When I walked into the office last week to find my closet had been taken over by a wardrobe malfunction, I was unprepared for what was to follow.
“I have a collection of dresses and skirts,” I was told by an HR manager.
A few minutes later, I received a call from an HR representative.
She told me my closet was not a problem, and that she would call me to arrange for me to have my clothes professionally cleaned and refinished.
I was also told that I could call back if I was in a hurry.
That didn’t feel like a great deal of time, but it was a good reminder of just how long it would take to get my wardrobe back.
The worst part of it all was that the HR rep didn’t even know I had a wardrobe problem.
To make matters worse, I had been asked to come to an appointment.
When I asked if I could go on my own, I found out that the person on the other end of the line was going to be my HR rep.
So I called up my HR department and made an appointment, then called back to ask about the wardrobe malfunction.
While I was waiting, I made sure to ask the HR person about the time it took to clean the whole closet, the number of times it was cleaned and the number I needed to call for help.
Then I asked about the dress that I had left behind, and whether I needed it to be professionally refinished and repainted.
No matter how much I wanted to know the answer to that, I never got it.
But that was not the worst part.
As I waited for my call back, I learned that the entire store was not even on the schedule.
What followed was a very strange situation.
According to the store’s owner, it was due to a wardrobe issue.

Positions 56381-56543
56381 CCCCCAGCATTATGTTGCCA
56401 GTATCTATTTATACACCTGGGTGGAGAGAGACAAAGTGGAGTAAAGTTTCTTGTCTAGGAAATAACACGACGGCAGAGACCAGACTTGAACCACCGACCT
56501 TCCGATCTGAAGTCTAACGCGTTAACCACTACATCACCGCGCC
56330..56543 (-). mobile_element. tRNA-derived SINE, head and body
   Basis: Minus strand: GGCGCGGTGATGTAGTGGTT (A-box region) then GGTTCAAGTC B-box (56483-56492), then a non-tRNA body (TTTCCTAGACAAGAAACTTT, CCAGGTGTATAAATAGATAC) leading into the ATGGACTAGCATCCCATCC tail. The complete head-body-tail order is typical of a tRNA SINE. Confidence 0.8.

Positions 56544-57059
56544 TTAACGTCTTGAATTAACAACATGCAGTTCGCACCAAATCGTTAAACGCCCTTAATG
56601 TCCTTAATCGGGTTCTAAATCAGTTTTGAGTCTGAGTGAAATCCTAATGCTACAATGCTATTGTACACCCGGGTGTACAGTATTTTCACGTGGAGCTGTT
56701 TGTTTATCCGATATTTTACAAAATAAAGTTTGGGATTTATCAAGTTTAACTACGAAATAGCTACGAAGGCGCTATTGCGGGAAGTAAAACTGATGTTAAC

This led to an employee of a different store in the same shopping center calling the store owner and asking if the same thing happened at the store where I was working.
In this case, the owner was not informed about the issues, so the manager was not notified.
After I explained the situation, I also learned that a store manager who had a personal relationship with the owner did not make the same mistake.
He told me that the issue was caused by the owner not keeping his word and not following up on customer complaints.
If that was the case, then the store manager could have been fired for incompetence.
Regardless of how it happened, the entire situation made me realize how important it is to do the right thing and follow the rules.
It is important to have an internal system to make sure you are following the rules, because the rules change frequently, so it is essential to have a system to follow to keep things in order.
Do not expect a quick fix, and do not expect your employees to be easy going.
You will have a hard time getting your employees involved in this type of situation, but you should have someone to talk to and talk to them.
You should have a plan in place, and if the store is not on schedule, it is best to notify your employees and make them aware of the situation.
The worst mistake I ever made was buying a $30 dress.
I thought I had made the right decision and was really happy with the dress.
But after it arrived, I realized I was actually spending over $30 on the dress and that it was not exactly as good as I had thought it would be.
I ended up getting a dress that was less than half of what I thought it was going for.
Even after I called the store and asked the manager about the mistake, he told me he did not have enough time to fix the dress before it went on sale.
Although he had done the right things in the past, I could not find my dress until I called back and explained the mistake.
Fortunately, my manager and the store had a plan, and he made the necessary arrangements to have the dress professionally refilled and repaint.
Since then, I have not been in a situation where I needed help from an external HR person.
I have always had someone I trusted who did not think the dress was as good.
It is just important to follow the rule of thumb that everything in your closet should be professionally cleaned.